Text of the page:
Economy

Does an oil shock loom as US-Iran face off?

Richa Mishra New Delhi | Updated on January 04, 2020 Published on January 04, 2020

Supply disruptions from West Asia seen; India sources much of its oil from Iraq, Saudi Arabia

The fear of an oil shock looms large as crude surged towards $70 a barrel in London after a Donald Trump-ordered airstrike in Baghdad on Friday killed Iran’s top general, Qassem Soleimani.

The US action ratcheted up tensions in the world’s most important crude-producing region, with the threat of major oil supply disruptions becoming very real.

Oil prices jumped more than $3 a barrel as Iran’s leader Ayatollah Ali Khamenei promised “harsh revenge” and said Soleimani’s death would double the resistance against the US and Israel.

An oil price spike is a cause of worry for big consumers and importers such as India, which gets the bulk of its crude supplies from West Asia, particularly Iraq and Saudi Arabia.

The country’s top refiners such as Indian Oil Corporation and Mukesh Ambani’s Reliance Industries Ltd source crude mainly from these two countries.

 

Impact on Indian basket

The price at which Indian refiners buy crude had come down to $65.99 a barrel on January 2. But with the global prices again surging up, Indian refiners will have to pay more for their crude.

Vandana Hari, Founder and CEO of Vanda Insights, said: “The latest incident (Soleimani’s killing), irrespective of how it pans out, serves as a fresh reminder for import-dependent major oil-consuming countries such as India of the importance of keeping geopolitical threat to energy supply security squarely in view.”

According to her, there are no easy or quick solutions. “It is time that India, along with other Asian powers, upped their diplomatic outreach — individually or as a group — to Iran, the US and the other main actors in the Middle East to help find a solution. This elevated threat of major oil supply disruptions around the world is the new normal and underscores the urgency for diversifying energy resources and building a buffer through strategic stockpiles.”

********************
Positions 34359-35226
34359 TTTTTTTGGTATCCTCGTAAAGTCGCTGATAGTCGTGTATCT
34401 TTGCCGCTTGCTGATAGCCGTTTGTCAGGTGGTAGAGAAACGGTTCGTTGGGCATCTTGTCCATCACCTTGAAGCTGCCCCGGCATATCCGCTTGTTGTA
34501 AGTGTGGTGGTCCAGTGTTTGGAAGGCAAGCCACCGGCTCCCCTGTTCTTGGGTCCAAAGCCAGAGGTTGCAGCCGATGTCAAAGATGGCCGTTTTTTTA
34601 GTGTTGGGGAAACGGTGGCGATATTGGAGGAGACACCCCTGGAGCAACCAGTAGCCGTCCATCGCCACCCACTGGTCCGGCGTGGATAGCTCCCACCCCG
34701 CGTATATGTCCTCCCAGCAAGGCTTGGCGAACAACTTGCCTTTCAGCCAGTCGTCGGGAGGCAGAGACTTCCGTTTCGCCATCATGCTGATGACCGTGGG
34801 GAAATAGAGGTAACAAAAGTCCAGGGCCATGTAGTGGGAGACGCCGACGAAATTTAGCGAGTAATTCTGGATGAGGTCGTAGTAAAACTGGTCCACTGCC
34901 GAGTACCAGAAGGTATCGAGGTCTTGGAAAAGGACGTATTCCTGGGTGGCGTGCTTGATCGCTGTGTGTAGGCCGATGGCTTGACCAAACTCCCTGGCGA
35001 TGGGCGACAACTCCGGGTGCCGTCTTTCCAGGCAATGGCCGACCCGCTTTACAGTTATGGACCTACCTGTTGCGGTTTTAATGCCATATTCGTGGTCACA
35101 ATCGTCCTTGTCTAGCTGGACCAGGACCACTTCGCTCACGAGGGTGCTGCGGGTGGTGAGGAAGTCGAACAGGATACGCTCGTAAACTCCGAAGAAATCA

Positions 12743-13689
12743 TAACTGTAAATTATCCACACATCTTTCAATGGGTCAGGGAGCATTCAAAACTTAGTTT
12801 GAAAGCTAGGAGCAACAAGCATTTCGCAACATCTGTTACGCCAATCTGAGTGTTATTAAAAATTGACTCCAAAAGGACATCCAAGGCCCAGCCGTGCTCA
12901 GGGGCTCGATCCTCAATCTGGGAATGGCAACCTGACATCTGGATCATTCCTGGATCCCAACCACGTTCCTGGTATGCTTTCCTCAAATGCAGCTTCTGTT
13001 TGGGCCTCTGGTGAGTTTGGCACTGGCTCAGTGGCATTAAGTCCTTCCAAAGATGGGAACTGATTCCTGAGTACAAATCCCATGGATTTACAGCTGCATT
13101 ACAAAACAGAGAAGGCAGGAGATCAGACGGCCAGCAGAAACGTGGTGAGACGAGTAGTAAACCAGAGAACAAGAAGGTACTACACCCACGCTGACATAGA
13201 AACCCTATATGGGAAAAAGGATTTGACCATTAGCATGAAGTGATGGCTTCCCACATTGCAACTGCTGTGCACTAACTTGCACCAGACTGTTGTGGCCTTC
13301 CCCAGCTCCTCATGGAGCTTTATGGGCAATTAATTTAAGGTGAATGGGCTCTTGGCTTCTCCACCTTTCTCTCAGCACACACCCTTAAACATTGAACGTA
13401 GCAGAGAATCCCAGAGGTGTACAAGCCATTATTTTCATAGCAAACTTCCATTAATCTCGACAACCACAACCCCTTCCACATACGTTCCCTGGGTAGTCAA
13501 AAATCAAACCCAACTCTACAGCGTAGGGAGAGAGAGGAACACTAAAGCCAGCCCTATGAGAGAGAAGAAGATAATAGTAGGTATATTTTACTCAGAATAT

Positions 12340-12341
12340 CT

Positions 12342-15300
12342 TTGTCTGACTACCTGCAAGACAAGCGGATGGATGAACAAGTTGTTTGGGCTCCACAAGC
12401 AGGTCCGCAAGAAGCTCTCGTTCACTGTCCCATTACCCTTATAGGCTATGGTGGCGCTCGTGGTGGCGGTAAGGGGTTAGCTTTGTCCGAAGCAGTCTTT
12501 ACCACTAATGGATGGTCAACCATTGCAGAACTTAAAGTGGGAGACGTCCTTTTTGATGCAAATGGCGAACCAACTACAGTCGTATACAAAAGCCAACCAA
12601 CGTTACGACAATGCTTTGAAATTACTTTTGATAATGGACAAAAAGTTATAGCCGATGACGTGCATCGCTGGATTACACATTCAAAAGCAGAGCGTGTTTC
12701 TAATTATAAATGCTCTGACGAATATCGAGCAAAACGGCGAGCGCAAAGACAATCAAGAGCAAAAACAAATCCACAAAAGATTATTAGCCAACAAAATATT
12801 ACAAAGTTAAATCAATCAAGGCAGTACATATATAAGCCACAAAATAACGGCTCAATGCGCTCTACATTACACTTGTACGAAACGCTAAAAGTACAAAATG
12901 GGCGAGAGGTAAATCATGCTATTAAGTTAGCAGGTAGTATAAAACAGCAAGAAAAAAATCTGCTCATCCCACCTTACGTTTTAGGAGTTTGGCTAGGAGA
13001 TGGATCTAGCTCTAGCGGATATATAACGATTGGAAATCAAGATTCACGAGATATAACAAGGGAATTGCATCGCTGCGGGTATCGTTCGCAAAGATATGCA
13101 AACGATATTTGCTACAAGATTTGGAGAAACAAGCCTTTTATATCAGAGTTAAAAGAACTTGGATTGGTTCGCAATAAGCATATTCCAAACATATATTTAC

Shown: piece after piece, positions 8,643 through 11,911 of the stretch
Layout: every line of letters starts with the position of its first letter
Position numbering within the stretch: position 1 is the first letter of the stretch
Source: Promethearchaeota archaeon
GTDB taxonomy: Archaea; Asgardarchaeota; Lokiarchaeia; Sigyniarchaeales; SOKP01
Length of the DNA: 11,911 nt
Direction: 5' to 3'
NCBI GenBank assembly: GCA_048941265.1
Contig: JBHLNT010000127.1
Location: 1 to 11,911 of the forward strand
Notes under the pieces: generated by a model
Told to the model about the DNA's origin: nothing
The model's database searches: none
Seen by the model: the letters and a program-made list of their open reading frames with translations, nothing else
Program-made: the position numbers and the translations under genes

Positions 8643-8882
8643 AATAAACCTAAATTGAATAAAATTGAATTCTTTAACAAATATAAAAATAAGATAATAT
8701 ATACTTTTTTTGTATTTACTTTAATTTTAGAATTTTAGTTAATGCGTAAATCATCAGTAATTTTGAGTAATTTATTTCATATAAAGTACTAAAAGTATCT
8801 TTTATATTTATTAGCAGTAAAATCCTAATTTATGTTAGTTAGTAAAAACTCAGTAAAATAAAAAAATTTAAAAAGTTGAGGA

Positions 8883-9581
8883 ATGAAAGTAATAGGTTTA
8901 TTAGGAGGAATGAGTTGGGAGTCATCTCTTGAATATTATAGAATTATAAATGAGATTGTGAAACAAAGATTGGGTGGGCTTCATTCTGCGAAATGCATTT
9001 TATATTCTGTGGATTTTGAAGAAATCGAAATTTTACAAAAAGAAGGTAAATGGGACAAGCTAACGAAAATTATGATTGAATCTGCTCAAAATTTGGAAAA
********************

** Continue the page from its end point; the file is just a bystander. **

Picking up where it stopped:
Kabir Taneja, Fellow and Head of West Asia Initiative, Observer Research Foundation, said, “I think oil will see a spike, and will remain jittery if this escalates and in what manner it escalates.

“Iran may have overplayed its hand with the recent storming of the US embassy in Baghdad and the attack on the US base in Kirkuk. In all of this and its upcoming aftermath, the region will get more tense without a doubt.”

“...For India which hedged its oil bets from Iran to Iraq due to sanctions, this could get precarious. However, much of Iraq’s oil is in its southern parts that have remained largely peaceful with supplies unaffected even during the most troubled times,” he argued.

Taneja said that he presumed that India factors in the faultlines in West Asia in its risk assessment regularly. “However, a prolonged oil price spike will certainly hurt the Indian economy significantly which is already slowing down.”

Tame statement from Delhi

The Ministry of External Affairs reacted to the developments tamely, with a statement that said: “We have noted that a senior Iranian leader has been killed by the US. The increase in tension has alarmed the world. Peace, stability and security in this region is of utmost importance to India. It is vital that the situation does not escalate further. India has consistently advocated restraint and continues to do so.”

While crude spiked immediately after the US action and Iran’s retaliation threats, some observers feel that the US may not want oil prices to surge beyond a point as 2020 is a presidential elections year.

Published on January 04, 2020
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